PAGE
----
Last time I suggested that NCPTT’s workshop on remote site surveillance technology and federal partnerships was a tiny cog that, in its own humble way, turned the wheel of the Preserve America behemoth. Can this be true? Right… Okay, it takes a little spin, but it’s not too far-fetched. Consider this. In the full PA report, they state that one of the key benefits of hosting the summit was to provide a venue for examining “emerging preservation challenges, such as addressing security threats” (p5). This is discussed in detail in the section titled, “Enhancing Stewardship.” There the report authors introduce the summit recommendations by pointing out that Hurricane Katrina has highlighted the need for emergency planning and that the September 11 terrorist attacks “upturned assumptions that security can be an afterthought at any historic property” (p11).[download#137]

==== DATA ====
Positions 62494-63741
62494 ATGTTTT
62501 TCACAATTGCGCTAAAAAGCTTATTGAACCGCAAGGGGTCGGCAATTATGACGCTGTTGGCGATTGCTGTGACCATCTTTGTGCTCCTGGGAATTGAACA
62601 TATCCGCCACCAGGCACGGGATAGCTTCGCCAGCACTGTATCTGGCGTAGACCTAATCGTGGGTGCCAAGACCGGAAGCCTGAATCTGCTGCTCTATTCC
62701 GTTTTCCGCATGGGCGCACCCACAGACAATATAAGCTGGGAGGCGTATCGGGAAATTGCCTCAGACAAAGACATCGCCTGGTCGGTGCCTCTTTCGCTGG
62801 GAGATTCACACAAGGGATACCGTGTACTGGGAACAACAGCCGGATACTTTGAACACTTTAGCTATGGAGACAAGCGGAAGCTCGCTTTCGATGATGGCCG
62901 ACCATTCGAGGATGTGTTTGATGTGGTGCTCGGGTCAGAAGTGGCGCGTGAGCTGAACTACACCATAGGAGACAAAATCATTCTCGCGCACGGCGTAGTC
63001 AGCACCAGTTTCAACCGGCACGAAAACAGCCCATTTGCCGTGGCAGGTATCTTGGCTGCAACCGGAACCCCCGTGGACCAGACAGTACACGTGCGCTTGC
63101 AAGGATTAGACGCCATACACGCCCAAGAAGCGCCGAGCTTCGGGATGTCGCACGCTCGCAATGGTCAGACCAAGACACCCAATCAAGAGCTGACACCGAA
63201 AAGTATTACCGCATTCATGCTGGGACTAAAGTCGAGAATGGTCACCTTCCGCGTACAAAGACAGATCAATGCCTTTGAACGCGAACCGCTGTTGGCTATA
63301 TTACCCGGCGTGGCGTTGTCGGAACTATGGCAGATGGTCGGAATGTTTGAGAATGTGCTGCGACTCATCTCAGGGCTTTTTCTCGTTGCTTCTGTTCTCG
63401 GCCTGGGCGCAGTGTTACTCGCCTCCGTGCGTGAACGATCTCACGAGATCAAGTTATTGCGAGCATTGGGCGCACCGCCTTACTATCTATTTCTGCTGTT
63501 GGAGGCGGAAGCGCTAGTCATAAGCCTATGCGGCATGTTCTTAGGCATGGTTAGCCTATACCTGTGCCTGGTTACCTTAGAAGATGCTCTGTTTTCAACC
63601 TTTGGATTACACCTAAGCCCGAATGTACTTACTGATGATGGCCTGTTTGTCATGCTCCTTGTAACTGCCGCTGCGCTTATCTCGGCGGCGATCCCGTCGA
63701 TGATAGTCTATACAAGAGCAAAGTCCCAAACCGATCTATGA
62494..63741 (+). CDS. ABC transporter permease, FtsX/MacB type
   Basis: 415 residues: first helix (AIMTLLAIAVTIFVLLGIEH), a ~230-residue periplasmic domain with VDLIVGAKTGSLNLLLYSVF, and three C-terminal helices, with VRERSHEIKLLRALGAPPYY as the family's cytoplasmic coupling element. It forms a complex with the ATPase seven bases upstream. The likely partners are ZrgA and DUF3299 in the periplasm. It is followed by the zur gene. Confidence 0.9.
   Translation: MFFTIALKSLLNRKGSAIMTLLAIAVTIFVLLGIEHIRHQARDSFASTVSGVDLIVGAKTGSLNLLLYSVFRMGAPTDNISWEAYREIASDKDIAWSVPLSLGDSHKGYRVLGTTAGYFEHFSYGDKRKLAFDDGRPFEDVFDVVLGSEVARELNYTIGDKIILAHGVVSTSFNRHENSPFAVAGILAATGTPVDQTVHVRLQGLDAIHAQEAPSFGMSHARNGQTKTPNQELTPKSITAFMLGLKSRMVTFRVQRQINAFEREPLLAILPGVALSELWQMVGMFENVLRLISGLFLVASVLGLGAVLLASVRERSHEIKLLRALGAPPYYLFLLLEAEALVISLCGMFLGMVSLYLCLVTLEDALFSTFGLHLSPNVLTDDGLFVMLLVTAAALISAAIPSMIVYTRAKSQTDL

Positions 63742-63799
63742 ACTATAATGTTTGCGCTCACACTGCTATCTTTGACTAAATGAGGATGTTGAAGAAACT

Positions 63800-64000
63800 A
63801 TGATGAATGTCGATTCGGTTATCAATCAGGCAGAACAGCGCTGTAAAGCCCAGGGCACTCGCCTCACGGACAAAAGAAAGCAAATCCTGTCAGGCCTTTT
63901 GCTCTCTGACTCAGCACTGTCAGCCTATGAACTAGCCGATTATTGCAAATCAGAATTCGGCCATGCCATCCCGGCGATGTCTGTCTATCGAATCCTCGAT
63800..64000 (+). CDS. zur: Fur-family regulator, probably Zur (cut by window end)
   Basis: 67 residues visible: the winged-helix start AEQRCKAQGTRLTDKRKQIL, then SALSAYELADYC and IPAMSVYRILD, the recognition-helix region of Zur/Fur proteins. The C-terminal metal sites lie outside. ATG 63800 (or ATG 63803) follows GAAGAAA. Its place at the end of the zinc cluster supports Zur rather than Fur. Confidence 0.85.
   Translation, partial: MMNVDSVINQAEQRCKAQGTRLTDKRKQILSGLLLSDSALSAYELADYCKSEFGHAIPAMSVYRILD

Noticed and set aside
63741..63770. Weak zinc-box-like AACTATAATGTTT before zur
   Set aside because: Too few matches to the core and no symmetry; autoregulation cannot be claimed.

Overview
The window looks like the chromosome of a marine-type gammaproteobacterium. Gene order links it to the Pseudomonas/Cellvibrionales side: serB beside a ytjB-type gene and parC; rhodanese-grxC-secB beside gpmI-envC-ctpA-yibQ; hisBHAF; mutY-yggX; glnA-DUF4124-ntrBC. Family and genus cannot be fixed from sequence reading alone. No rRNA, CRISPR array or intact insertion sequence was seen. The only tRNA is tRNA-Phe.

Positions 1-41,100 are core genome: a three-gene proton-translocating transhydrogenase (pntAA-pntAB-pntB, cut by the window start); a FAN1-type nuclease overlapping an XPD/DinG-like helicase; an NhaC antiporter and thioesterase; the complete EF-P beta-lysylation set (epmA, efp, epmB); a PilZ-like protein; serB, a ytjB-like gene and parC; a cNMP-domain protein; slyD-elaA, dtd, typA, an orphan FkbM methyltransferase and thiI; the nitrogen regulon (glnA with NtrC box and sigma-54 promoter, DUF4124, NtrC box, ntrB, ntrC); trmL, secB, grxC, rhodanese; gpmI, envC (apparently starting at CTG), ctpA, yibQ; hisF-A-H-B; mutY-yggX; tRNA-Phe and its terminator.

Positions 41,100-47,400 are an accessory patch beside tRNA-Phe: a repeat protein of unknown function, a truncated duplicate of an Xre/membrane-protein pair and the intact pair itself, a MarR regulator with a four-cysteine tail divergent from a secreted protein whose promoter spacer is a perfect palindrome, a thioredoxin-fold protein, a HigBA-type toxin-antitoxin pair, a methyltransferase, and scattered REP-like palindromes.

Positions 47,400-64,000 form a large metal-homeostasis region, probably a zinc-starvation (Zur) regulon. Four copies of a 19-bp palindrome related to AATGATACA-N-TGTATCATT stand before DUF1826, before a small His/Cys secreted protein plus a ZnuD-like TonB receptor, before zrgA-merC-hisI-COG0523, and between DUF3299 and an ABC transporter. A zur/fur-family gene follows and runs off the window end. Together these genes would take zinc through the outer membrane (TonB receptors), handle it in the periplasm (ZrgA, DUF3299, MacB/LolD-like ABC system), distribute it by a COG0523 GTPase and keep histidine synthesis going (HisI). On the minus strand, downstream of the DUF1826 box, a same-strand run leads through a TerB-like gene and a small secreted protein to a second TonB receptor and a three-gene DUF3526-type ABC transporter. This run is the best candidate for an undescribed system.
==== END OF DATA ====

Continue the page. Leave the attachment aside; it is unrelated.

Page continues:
On the surface they obviously have terrorism in mind when they talk about “security,” but I think they are aware of the more expansive connotations. Katrina, 9-11, and “other challenges mean the preservation of our historic resources…requires innovative and proactive approaches during the coming decades” (ibid). That, I think, is where our remote archaeological site surveillance event comes into its own, especially when you consider how the antiquities trade, narcotics trafficking, and terrorism are becoming linked. “Why,” you should ask yourself, “are meth-heads collecting arrowheads?” See what an Arkansas sheriff has to say about it here. Check out, too, observations by the Illicit Antiquities Research Centre’s Research Director, Neil Brodie, on the links between drugs and antiquities.
—David W. Morgan (NCPTT, A&C, blog 2)